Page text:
In the “do you still beat your wife?” mode of journalism, for the second time in several weeks, the New York Times has focused on the rate of desertions from military service, onMarch 23, now behind its subscription wall, and again onApril 9.

Although the rate of desertion was actually higher pre-9/11, it has climbed marginally in the past two years to still less than 1% in the Army. The reporter of both NYT’s articles, Paul von Zielbauer, presents this fact, and that prosecution for desertions has risen due to being viewed more seriously during wartime. However, Zielbauer’s emphasis is that, nonetheless, these desertions and prosecutions indicate desperation within military leadership due to decreased support for the mission among the military, combat stress, and lowered standards in recruitment in order to fill the ranks.

Ziebauer’s articles are comparable to treating the acts of rare murderers as indicating the attitudes held by non-murderers: utter hogwash. Abnormal psychology does not tell us much or misleads about normal psychology. If one wants to know what non-murderers believe, examine and survey them, but don’t speciously infer their attitudes based on aberrants, in the process impugning the decency and integrity of the other 99% and more.

Here’s just two more direct indications of why our servicepeople serve in Iraq and Afghanistan, from non-enthusiastic participants in the war.

From a young Marine:

Many of my family and friends know that one of the things I’m most proud of is my combat action ribbon. For those who don’t know, it is colloquially known as the “been there, done that” ribbon. It is only awarded to those that have been in direct combat.

What nearly everyone fails to understand is that I’m not proud of it because I earned it, nor am I proud because it qualifies me as a man, or for any other personal reason. I’m proud to wear it because it means that (hopefully) my son or daughter will never have to.

From a soldier’s mother:

In the past year and a half, sixty percent of the deserters had less than one year of service. These are not soldiers who had seen multiple deployments being asked to serve beyond their commitment. Eighty percent of the soldiers had less than three years service. Contrary to what many think, most deserters are not conscientious objectors. The most common reasons given for desertion are dissatisfaction with military life, family problems and homesickness….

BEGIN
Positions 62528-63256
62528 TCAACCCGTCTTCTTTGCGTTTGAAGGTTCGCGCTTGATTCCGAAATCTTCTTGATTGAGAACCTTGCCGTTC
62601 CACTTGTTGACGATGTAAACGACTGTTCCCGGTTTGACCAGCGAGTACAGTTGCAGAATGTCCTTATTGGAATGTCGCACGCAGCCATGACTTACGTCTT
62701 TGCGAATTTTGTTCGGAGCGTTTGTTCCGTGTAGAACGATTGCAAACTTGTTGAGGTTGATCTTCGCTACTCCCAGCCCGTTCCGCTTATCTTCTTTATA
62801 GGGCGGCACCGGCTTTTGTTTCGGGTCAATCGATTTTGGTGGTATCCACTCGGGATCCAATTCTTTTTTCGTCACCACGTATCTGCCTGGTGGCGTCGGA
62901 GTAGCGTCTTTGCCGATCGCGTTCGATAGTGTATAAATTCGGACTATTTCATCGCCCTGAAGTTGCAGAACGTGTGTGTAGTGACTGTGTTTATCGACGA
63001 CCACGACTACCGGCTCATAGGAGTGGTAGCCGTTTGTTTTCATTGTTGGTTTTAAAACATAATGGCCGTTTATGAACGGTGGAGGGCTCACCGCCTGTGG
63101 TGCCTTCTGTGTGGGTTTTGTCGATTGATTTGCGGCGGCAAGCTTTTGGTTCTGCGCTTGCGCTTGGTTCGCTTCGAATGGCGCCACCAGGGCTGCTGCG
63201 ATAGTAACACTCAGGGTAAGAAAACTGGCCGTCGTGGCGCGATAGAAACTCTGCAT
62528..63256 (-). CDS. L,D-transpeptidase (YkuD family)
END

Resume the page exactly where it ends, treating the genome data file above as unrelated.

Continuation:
The decision of a soldier to desert has serious consequences for both him and his unit. The Military and the American people should never send a message to our soldiers that their actions don’t have consequences.

Common is the attitude expressed by thisMarine son of a Congressman:

Growing up, he said, he never much liked politics and the thought of following in his father’s footsteps never occurred to him. Iraq changed that.

“It was when I was over in Fallujah in 2004, I decided that I would like to keep serving,” he said. “There’s nothing greater than serving your country.”

Hunter said that after his third tour of duty in Iraq, he sees his role as being the voice of experience to combat what he regards as ignorant rhetoric and harmful actions about Iraq coming out of Congress.

“It’s absolutely ridiculous what’s going on, and it’s pretty despicable trying to tie a timetable from a bunch of civilians in Congress who know nothing about war fighting,” he said.
Hunter said his experience in Iraq has convinced him that the war is winnable.

That’s Duncan Hunter’s son, who will run for his father’s vacated seat, remote from Iraq.

Bruce “McQ” McQuain does an excellentveteran’s demolition of the NYT’s skew.

None of us who’ve served during earlier wars, and none who currently serve, are “John Wayne,” or try to be anything but of service to our fellows, our country, and those we aid. For the NYT’s and Zielbauer to besmirch that, by inferring our service is under duress, is really more indicative of their abnormal psychology, particularly when they don’t report or emphasize the courage and contributions of the 99% who proudly serve.

Reprinted with permission of Bruce N. Kesler,  ChFC REBC RHU CLU

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